Why is blue the rarest colour in nature?

Kai Kupferschmidt, the author of the 2021 book, Blue: In Search of Nature’s Rarest Color says that the colour blue is rare in birds, reptiles, insects, crustaceans, molluscs, and fish, but even rarer in mammals.

Bluespotted Ribbontail Ray

Animals with scales, shields, or feathers are more likely to contain iridescent blue, perhaps to attract a mate or as a defence mechanism to ward off predators. 

For example, the flash of blue feathers of the Blue Jay bird (Cyanocitta cristata), the fish scales of the Powder Blue Tang (Acanthurus leucosternon), and the flashing rings of the venomous mollusc Blue-Ringed Octopus (Hapalochlaena maculosa) are reflected blue colours.

Powder Blue Tang
Blue Linckia
Blue Coral

Kai Kupferschmidt says that the blue colour in animals is a result of physics and not chemical pigments, because it is the colour that is not absorbed, and is therefore reflected outwards which is seen through the lens of the eye. He says that when you see a blue feather, you see it because it absorbs the red part of the colour spectrum and rejects blue. In the visible colour spectrum, red has long wavelengths, meaning that it is very low-energy compared to other colours. For an animal to appear blue, Kai Kupferschmidt says ‘it needs to be able to produce a molecule that can absorb very small amounts of energy’ to absorb the red part of the spectrum. Generating such molecules, which are large and complex, is difficult for animals to do, which is why blue is a rare colour in animals – and in plants too.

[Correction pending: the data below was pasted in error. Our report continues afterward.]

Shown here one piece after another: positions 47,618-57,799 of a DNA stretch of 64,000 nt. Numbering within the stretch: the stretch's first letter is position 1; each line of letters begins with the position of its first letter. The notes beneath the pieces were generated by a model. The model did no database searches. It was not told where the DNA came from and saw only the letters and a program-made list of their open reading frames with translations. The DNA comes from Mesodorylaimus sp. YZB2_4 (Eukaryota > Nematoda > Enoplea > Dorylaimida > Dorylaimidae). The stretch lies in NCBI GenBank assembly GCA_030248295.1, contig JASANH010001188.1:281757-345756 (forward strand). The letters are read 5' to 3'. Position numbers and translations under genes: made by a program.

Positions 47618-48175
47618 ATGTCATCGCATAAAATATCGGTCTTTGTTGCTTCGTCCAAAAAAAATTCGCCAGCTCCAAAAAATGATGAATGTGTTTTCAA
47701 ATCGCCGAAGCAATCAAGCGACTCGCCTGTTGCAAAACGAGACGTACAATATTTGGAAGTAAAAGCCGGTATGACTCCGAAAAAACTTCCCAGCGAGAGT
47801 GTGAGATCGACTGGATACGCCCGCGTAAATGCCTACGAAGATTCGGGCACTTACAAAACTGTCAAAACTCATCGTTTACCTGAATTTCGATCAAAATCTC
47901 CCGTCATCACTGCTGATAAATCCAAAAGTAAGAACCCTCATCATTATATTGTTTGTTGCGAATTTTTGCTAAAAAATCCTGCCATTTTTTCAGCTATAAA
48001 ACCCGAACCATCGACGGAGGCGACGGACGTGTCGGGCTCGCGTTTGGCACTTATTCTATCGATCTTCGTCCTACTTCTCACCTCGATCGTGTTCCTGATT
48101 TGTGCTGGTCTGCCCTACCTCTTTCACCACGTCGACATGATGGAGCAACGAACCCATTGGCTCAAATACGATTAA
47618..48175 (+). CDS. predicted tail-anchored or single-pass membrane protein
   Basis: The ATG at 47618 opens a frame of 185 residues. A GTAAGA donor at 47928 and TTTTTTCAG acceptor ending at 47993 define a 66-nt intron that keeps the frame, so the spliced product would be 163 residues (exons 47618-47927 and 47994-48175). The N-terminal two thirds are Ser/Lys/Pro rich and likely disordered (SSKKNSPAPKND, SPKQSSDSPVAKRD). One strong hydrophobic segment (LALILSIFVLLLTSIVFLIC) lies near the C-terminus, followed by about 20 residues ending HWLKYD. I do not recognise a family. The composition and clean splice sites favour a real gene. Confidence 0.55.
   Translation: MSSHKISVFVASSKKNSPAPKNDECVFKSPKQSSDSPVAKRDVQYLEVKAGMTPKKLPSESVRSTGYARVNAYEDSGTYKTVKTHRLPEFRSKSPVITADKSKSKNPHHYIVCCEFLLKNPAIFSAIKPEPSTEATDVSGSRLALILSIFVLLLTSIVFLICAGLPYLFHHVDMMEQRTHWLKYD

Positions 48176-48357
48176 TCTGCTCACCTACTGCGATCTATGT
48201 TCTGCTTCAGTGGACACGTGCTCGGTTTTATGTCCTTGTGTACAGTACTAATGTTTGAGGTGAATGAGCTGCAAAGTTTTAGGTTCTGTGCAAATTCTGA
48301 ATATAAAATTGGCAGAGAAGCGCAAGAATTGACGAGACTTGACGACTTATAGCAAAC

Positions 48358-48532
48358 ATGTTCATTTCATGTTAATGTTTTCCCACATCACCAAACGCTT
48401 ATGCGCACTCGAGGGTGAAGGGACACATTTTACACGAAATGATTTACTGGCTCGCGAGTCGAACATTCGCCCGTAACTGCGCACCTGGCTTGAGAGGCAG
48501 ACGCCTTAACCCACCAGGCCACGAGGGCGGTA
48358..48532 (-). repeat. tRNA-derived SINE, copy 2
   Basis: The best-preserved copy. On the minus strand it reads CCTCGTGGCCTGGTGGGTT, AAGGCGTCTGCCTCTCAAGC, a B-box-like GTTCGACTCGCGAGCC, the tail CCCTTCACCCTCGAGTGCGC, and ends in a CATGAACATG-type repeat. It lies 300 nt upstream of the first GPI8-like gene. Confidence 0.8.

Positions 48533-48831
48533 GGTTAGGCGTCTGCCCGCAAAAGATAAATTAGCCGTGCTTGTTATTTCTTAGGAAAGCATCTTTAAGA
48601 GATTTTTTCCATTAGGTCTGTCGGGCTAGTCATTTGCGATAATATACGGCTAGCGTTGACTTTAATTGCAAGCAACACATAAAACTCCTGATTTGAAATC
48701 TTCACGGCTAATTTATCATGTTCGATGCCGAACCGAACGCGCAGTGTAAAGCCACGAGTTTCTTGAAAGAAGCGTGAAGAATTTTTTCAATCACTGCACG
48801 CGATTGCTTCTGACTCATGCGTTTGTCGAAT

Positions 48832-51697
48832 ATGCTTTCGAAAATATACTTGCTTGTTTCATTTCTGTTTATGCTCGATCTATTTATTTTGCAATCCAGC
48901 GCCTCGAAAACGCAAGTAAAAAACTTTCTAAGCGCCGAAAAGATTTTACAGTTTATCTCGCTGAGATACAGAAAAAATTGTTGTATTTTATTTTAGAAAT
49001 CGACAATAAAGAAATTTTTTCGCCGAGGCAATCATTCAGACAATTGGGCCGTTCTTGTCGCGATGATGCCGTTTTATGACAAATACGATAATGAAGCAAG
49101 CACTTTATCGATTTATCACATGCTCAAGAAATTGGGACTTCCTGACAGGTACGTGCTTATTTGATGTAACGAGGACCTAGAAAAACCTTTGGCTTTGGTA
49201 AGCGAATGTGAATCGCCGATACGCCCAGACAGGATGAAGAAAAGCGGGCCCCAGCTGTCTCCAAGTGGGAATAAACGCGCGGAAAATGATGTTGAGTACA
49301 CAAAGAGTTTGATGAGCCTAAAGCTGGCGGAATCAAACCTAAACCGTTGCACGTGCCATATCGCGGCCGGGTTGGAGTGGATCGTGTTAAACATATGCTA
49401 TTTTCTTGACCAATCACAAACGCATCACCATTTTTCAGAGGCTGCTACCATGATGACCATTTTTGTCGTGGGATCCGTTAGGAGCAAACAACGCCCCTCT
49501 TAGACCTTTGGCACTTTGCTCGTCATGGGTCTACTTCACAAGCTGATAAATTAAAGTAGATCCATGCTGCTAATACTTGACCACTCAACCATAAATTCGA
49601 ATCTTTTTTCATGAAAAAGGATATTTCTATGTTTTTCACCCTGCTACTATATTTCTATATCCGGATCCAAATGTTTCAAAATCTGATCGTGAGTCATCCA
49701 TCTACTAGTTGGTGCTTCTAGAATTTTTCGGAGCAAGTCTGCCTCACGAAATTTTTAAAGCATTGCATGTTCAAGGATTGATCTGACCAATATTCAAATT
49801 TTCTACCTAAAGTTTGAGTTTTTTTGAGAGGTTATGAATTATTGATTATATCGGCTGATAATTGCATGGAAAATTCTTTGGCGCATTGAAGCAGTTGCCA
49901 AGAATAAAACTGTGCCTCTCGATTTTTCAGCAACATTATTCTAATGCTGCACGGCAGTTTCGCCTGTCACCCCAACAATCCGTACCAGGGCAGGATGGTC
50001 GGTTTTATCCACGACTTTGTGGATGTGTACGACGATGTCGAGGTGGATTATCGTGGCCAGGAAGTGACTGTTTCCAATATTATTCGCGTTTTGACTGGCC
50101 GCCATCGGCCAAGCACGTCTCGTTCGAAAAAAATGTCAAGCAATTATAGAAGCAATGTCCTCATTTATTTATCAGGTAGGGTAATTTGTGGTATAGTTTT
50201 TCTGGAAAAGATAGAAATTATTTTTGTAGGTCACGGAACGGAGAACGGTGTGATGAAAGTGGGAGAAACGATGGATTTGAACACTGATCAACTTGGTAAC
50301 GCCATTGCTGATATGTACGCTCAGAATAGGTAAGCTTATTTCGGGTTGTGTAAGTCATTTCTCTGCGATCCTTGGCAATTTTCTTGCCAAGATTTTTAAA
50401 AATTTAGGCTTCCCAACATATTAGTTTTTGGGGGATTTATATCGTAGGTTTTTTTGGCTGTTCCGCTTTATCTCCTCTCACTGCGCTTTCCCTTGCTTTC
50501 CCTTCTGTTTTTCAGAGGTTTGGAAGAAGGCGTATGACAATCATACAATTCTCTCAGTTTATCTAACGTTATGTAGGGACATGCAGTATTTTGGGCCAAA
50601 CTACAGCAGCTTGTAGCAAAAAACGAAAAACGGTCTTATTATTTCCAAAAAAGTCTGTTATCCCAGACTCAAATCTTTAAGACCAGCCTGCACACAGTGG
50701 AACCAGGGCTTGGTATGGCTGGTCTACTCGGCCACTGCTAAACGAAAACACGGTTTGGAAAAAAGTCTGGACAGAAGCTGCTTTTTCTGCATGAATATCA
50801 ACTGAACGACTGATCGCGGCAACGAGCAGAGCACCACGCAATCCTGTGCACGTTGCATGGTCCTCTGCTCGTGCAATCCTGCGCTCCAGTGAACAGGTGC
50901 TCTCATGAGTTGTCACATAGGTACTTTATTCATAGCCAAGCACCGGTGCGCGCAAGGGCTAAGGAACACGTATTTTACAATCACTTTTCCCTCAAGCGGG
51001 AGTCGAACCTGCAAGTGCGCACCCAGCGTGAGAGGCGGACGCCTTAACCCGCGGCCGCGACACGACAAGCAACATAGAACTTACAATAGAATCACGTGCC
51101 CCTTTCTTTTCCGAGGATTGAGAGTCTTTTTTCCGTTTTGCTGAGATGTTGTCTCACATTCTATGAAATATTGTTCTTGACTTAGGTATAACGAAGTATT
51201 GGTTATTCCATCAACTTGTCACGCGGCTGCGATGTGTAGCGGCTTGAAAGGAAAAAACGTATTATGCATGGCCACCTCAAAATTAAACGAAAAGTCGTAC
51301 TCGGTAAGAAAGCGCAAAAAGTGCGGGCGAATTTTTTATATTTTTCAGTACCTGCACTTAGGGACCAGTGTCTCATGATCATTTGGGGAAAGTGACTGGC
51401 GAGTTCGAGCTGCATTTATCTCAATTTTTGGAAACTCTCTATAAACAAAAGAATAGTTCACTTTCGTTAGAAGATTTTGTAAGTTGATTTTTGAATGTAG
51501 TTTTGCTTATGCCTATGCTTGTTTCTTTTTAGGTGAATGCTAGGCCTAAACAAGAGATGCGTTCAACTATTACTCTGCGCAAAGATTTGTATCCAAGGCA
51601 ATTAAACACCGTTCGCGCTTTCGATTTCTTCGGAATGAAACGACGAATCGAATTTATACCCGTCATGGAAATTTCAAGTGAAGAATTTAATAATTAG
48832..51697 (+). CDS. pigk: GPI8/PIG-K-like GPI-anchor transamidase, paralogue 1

Mammals are rarely blue. Some marine (sea) mammals, like dolphins and whales, such as the Blue Whale (Balaenoptera musculus), have bluish skin. Some terrestrial (land) mammals with fur have parts of their body with blue skin. For example, the Golden Snub-Nosed Monkey (Rhinopithecus roxellana) has a blue-skinned face, and the Mandrill (Mandrillus sphinx) has a blue face and blue rear. The Platypus (Ornithorhynchus anatinus) has fur that glows blue and green when exposed to ultraviolet (UV) light, says Live Science.

The adult Blue Sheep (Pseudois nayaur) has blue-grey fur, but it is not a bright blue. The Blue Monkey (Cercopithecus mitis albogularis), which is also called the Sykes’ Monkey, does not look blue, but its face has a blue tinge. Its body is grey with white ears and a white collar. 

Blue Sheep
Blue Monkey

The trait of fur on terrestrial mammals is never naturally bright blue (in visible light) and it is therefore the rarest for all blue-coloured animals. 

Blue and Yellow Macaw
Blue Crane
Long-Tailed Starling
Blue-Crowned Laughing Thrush
Red-Billed Blue Magpie
Blue Tree Monitor Lizard
Blue Poison Dart Frog
Meleager’s Blue Butterfly
Dark Blue Pansy Butterfly
Blue Fly

Photographer: Martina Nicolls


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